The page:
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Start off with a few basic chords and get a few songs under your belt before you start diving into scales. The following 3 scales are quite essential for all guitarists as they are versatile and amongst the easiest scales to learn. The diagram shown for each scale below was created for the key of A all A notes in the diagrams are highlighted in green. For example, the minor pentatonic example below shows that pattern 1 starts at fret 5 on the low E string.
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Therefore the root note, in this case, is A. However, if we wanted the root note to be F, then we could take the same pattern and start playing it from fret 1 aka.
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The minor pentatonic scale is a fantastic first scale to learn. It is a 5 note scale and is usually played over chord progressions that start with a minor chord. The example below shows where the patterns would be played if you were to use A as your root note. To help visualize the above diagram a little better in terms of patterns and how each should be played, reference the tabs below.
The major pentatonic scale is another 5 note scale and is used to play over chord progressions using major chords. This scale contains all the same pattern shapes as the minor pentatonic. Think of it as if all patterns move back one position.
For example, pattern 1 in A minor pentatonic now corresponds to pattern 5 in A major pentatonic. Pattern 2 in A minor pentatonic corresponds to pattern 1 in A major pentatonic, and so on. The blues scale is often easily learned after the minor pentatonic as it contains the same patterns however just includes an additional note. The additional note is what gives the scale that signature blues sound. The diagram below shows the pattern placements for the blues scale in the key of A.
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Again, the green dots represent the root note while the blue dots represent the additional notes that were introduced with the blues scale. The following scales are slightly more advanced. They have more notes within the scale itself and their patterns are different than the 3 scales mentioned above.
Once you are comfortable in using the pentatonic and blues scales, move on to learning the major scale and natural minor scale. The 2 additional scales provided harmonic and melodic minor are more focused towards jazz players, however, are great to have in your toolkit. The major scale is arguably the most important scale you can learn. It is used widely in many types of music and understanding it will help you better understand how chords are created along with other theory-related concepts.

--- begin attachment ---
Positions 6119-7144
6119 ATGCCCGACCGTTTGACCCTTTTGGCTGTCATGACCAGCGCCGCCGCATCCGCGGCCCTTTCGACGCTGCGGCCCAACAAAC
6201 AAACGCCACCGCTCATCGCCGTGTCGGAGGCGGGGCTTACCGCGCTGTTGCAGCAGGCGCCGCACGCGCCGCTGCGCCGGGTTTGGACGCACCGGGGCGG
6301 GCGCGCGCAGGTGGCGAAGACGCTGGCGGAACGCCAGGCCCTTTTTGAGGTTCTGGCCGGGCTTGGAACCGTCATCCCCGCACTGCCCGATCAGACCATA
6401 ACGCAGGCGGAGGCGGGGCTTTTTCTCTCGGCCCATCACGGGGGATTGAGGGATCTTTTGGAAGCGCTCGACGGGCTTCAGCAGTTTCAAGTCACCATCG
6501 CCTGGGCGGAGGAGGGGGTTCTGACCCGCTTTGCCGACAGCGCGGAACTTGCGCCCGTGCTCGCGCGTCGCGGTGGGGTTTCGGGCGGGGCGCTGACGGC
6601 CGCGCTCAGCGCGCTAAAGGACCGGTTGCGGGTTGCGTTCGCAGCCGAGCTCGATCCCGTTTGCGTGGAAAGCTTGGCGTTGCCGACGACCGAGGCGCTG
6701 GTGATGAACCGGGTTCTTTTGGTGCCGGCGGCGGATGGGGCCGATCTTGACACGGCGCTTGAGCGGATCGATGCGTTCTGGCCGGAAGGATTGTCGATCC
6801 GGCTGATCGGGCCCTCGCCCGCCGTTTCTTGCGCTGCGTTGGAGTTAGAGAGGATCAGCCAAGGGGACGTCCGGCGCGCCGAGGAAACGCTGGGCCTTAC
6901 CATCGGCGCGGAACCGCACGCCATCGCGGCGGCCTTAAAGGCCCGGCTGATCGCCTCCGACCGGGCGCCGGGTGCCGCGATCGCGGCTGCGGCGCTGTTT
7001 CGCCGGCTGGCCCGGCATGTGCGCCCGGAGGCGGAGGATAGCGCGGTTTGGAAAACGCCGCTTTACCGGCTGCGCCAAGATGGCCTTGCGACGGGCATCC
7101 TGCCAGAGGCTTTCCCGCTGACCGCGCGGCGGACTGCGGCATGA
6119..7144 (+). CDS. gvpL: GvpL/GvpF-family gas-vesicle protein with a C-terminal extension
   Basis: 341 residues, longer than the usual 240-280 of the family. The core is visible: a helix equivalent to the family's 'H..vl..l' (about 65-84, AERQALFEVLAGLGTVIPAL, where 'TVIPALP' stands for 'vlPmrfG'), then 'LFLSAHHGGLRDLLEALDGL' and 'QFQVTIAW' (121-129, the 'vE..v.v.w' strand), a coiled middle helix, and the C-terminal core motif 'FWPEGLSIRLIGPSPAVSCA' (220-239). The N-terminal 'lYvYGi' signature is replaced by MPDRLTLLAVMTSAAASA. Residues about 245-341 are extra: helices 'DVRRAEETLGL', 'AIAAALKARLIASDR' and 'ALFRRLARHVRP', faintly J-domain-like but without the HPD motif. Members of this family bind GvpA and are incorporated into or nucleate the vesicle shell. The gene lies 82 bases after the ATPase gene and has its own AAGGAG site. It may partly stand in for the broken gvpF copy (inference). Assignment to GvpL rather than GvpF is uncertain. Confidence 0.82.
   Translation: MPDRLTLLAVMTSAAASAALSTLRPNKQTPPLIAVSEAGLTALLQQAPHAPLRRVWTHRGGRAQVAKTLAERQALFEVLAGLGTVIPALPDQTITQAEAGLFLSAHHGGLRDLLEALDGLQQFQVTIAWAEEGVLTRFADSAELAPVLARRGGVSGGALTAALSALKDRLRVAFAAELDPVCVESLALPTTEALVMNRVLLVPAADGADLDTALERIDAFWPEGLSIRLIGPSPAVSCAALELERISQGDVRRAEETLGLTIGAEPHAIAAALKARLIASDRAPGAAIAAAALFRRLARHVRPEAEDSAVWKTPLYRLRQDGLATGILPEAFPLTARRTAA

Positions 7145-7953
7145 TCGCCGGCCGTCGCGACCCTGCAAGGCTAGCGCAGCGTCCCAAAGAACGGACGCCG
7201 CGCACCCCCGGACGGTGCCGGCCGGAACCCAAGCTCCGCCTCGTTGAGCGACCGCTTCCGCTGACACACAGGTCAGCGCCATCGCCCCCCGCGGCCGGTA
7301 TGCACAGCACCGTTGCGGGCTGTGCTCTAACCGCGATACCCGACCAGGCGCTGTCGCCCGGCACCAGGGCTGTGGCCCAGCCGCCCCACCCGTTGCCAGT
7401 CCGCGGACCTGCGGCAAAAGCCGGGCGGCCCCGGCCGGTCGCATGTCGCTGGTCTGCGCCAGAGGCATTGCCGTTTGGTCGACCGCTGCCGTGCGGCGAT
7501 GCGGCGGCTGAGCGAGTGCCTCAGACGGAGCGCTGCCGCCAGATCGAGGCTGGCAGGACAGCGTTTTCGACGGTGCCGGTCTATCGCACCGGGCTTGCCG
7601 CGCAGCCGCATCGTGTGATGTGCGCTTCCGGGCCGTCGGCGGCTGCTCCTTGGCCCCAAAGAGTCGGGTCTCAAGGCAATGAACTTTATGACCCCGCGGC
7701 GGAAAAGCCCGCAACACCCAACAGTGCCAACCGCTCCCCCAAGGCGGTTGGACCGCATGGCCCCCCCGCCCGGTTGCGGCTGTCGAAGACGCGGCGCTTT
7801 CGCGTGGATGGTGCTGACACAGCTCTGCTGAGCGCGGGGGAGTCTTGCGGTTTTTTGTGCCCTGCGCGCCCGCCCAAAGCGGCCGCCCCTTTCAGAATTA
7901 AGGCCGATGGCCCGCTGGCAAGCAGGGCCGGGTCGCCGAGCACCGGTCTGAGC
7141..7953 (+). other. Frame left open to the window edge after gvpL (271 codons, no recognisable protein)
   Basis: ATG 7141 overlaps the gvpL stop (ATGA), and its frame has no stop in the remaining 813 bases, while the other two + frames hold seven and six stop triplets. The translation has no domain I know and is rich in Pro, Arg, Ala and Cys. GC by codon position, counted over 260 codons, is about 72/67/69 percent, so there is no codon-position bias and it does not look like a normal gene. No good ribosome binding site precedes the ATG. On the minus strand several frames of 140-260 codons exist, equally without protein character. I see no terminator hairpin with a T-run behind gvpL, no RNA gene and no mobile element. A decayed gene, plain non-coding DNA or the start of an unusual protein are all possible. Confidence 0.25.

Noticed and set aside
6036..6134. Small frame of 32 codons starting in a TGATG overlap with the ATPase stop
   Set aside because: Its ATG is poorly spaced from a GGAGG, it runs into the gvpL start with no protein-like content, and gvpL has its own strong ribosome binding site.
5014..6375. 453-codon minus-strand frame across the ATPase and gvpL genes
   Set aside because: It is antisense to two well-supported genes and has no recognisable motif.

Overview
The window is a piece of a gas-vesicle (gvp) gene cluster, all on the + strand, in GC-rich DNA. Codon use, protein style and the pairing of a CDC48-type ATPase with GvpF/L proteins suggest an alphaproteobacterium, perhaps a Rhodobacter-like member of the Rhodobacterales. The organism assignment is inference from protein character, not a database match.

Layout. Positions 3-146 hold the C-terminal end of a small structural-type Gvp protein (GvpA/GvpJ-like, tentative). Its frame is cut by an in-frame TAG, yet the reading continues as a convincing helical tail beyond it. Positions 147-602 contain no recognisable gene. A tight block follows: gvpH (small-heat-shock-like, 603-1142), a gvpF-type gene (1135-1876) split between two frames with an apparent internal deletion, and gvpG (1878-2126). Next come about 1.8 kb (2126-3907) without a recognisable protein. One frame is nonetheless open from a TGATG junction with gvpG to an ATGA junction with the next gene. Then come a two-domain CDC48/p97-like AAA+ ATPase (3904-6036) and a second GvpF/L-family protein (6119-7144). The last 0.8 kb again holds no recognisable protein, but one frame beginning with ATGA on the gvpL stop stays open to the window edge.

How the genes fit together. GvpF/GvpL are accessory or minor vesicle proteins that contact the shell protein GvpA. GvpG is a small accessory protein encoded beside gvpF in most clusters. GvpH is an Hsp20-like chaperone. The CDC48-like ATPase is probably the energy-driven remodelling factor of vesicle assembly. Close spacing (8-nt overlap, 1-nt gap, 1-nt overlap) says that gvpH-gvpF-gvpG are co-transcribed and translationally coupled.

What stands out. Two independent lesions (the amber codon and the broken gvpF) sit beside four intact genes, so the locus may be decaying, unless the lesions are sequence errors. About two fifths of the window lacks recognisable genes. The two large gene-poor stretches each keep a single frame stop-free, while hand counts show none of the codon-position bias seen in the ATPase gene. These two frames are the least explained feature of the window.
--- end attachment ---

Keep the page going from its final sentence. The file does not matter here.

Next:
The diagram below shows the 5 different patterns of the major scale in the key of A. The natural minor scale is also known as the Aeolian mode modes discussed more further below. The minor scale can also be achieved by lowering the 3rd, 6th, and 7th notes of the major scale by a half step each. The harmonic minor scale is useful is you are playing Jazz music. It is quite similar to the natural minor scale in that the patterns are the same except for the 7th note which is raised by a half step.
Finally, the melodic minor is another one of those scales not often used in many genres besides Jazz. Modes are a fairly simple concept when you get a grasp of how they are formed, however learning this can take some time and will be further explained in another article. This section however, will give a quick primer into modes. A mode is simply a scale that has been altered in terms of sequence. For example, the C major scale starts with the C note and ends on a C note an octave higher. This is commonly known as the major scale, however, is also called the Ionian mode. This mode is called the Dorian mode.
There are 7 types of modes in total.